24
25
protected:
26
static unsigned long __stdcall threadProc(void* ptr)
27
{
28
((Thread*)ptr)->run();
29
return 0;
30
}
31
32
Thread *_threadObj;
33
HANDLE hThread;
34
};
35

Example of usages:
 36 class YourClass: public Thread
37
{
38
public:
39
YourClass() { }
40
~YourClass() { }
41
42
//the run function, you need to override this one
43
void run();
44
45
private:
46
//private variables
47
};
48
49
void YourClass::run()
50
{
51
//Add your threaded code here
52
}
53
54
int main()
55
{
56
YourClass obj;
57
obj.start();
58
59
//the thread is running
60
61
obj.stop();
62
63
//the thread is stopped
64
return 0;
65
}
66


Looks cool, right? It's your turn to try it. Happy threading.

Sunday, June 24, 2007

PExpenses for J2ME - My open source personal expense tracker.

Few days ago, I was looking for a free Symbian or J2ME application for tracking my expenses using my phone easily. I downloaded 3/4 but all of them disapointed me. So, last night I created and uploaded this open source project.

PExpenses is a financial tool to track personal expenses with a quick and user friendly gui.

User can enter his/her daily expenses very quickly and can see meaningful reports of the expenses very easily. User can also set password for the application to prevent unwanted access to it.

The project is in Beta stage and has a few limitations like report screen is not very good, you cannot edit entries and no export to Excel/cvs functionality. But I have plans to add/fix these soon. Meanwhile, you can start using it :).

Screen shots from my phone:

Fig-1: The settings screen.

Fig-2: New Entry screen

Fig-3: Main & expenses report screen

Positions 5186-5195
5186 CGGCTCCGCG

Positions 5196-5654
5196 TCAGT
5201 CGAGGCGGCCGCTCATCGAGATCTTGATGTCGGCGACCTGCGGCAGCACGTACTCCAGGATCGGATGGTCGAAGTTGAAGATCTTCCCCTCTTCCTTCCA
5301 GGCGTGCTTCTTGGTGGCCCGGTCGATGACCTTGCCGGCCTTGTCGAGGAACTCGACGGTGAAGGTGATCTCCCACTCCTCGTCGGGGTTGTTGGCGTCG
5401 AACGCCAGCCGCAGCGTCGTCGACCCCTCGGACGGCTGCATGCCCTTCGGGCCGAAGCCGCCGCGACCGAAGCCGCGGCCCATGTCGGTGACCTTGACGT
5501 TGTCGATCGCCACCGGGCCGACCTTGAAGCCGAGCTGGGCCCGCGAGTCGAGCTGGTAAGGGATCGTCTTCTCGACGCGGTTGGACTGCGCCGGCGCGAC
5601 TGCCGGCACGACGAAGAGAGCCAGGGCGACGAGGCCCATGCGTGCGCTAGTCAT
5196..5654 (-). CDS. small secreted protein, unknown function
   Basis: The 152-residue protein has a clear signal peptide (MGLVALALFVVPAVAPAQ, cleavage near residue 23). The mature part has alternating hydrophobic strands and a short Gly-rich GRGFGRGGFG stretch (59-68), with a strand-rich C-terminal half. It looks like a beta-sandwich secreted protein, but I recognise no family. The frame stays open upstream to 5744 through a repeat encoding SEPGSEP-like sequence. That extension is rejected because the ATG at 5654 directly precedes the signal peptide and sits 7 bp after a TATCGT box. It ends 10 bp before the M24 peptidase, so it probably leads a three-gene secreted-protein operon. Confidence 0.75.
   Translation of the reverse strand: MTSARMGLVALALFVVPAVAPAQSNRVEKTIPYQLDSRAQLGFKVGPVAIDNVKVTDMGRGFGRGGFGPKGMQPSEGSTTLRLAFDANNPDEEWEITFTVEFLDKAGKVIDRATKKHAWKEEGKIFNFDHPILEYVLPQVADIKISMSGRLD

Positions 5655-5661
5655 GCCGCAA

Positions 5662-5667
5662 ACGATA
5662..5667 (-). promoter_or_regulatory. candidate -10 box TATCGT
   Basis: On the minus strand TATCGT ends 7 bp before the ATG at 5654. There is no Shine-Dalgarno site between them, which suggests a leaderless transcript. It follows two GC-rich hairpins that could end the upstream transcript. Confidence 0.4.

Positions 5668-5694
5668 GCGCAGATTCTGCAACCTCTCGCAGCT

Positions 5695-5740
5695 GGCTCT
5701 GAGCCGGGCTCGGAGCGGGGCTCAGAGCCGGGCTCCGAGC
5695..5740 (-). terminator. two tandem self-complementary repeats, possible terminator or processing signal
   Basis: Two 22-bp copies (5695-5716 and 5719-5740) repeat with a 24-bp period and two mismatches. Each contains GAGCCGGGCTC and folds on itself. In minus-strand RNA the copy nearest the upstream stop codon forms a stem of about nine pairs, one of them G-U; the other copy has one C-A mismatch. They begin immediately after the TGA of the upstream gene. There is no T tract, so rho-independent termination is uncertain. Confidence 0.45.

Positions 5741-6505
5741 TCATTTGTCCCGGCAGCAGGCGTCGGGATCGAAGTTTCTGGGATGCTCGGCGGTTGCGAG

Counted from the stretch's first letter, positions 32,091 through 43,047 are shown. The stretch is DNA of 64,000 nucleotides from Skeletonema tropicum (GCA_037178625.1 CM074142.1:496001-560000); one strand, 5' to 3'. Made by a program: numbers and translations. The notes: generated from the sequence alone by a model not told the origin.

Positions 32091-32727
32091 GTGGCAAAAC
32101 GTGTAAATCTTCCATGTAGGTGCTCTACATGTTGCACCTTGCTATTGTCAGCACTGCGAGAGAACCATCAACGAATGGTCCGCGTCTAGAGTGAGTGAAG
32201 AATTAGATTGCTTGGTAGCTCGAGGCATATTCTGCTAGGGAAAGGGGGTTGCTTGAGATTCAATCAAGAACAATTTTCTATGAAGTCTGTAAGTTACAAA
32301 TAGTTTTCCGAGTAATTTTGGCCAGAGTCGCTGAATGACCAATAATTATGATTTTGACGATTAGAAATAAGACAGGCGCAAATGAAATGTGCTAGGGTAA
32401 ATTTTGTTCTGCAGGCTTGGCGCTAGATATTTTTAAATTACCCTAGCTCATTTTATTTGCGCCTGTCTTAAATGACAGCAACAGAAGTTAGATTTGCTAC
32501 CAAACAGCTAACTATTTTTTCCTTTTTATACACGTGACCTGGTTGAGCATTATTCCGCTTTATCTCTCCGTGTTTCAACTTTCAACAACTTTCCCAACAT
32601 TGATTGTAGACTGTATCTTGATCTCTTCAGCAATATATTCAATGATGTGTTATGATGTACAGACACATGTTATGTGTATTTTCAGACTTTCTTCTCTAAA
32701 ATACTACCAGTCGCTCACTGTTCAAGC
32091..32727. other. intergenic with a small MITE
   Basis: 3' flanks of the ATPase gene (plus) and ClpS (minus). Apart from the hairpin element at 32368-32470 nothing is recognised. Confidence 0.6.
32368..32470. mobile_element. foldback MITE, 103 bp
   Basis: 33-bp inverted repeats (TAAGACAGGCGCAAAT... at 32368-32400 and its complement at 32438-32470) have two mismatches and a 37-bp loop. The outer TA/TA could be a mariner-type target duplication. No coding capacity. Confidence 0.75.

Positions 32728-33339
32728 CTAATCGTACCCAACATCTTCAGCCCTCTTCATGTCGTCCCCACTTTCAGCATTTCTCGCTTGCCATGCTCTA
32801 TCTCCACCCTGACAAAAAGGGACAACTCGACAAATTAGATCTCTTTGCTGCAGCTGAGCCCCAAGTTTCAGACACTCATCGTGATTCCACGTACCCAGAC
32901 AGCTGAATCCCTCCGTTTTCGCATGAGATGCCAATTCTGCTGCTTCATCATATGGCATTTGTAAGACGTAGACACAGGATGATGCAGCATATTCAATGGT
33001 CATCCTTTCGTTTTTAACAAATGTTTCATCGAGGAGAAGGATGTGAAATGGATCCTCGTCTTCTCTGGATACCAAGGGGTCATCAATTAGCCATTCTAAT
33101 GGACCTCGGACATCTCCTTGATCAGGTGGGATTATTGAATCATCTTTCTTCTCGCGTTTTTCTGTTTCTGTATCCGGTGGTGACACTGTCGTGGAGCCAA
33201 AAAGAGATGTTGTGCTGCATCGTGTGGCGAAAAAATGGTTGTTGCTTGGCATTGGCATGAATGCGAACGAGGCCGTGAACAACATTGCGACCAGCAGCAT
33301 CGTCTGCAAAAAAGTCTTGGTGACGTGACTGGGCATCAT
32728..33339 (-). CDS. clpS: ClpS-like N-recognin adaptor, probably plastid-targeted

Project homepage:
http://code.google.com/p/pexpenses/

SVN Checkout:
http://pexpenses.googlecode.com/svn/trunk/pexpenses

Tools/SDKs used:
JDK 1.5, NetBeans 4.1, J2ME Wireless Toolkit 2.2.

Download release:
PExpenses v1.0.3 (jar and jad file) from here: http://pexpenses.googlecode.com/files/PExpenses1.0.3.zip

Join the project to improve it more. To join the project, please mail me at m.kaisar [at] gmail.com.

Thursday, June 21, 2007

CMM & Processes - Where does Bangladesh stand?

Today, in the SQABD mailing group, I noticed the following two questions:

1. Would you please inform me that how many companies of BD actually make a proper use of RUP, XP and so...

2. In terms of our country, process improvement is its initial stage......Not many company is working on SPI..... Look at India, where are they and where are we...?

I had seen these types of questions before and would like to answer with an explanation from my perspective. I'll start by commenting the questions again:

1. Would you please inform me that how many companies of BD actually make a proper use of RUP, XP and so...

If you need the number, it's not "many". If you need to know why, you'll find my comments about it later in this post.

2. In terms of our country, process improvement is its initial stage......Not many company is working on SPI..... Look at India, where are they and where are we...?

I would like to ask a few questions first: what's the size of the largest software company in Bangladesh? Let me ask the question in another way: how many of the software companies in Bangladesh is of size 100 or more? (including all employees - engineers, admin, management?) How many CMM level 2 (first certification level) companies we have? (we know anyone is in Level 1 by default).

Now, let's ask the same questions about India... If you do a little googling, you'll find that Infosys alone has 72,000 employees and Wipro has 68,000. India has got 60 CMM Level 5 companies, which is 75% in the whole world!!

And we compare ourselves with India every now and then?!!!! IMHO, comparing a new born with a 30 years old man is not always a good idea.

Let's dig a little deeper..

So, we should agree that regarding software industries, our country is in a very negligible state comparing to the "giant" India. (I don't want to discuss the reasons for that, it's out of the scope of this topic.) So, even they are t-o-o large, can we compare their engineering processes with ours? why or why not? You may also ask, why can't we follow from the begging what they are following at their mature stages?